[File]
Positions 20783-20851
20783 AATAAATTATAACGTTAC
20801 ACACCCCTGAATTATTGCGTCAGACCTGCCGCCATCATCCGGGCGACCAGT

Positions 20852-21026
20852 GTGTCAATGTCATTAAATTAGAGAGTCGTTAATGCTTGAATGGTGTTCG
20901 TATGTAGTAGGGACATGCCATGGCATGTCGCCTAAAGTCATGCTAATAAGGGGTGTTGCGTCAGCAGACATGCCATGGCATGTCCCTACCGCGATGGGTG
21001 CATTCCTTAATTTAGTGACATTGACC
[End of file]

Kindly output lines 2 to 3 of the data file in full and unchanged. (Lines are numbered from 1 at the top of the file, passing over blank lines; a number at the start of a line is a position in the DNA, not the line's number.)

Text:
20783 AATAAATTATAACGTTAC
20801 ACACCCCTGAATTATTGCGTCAGACCTGCCGCCATCATCCGGGCGACCAGT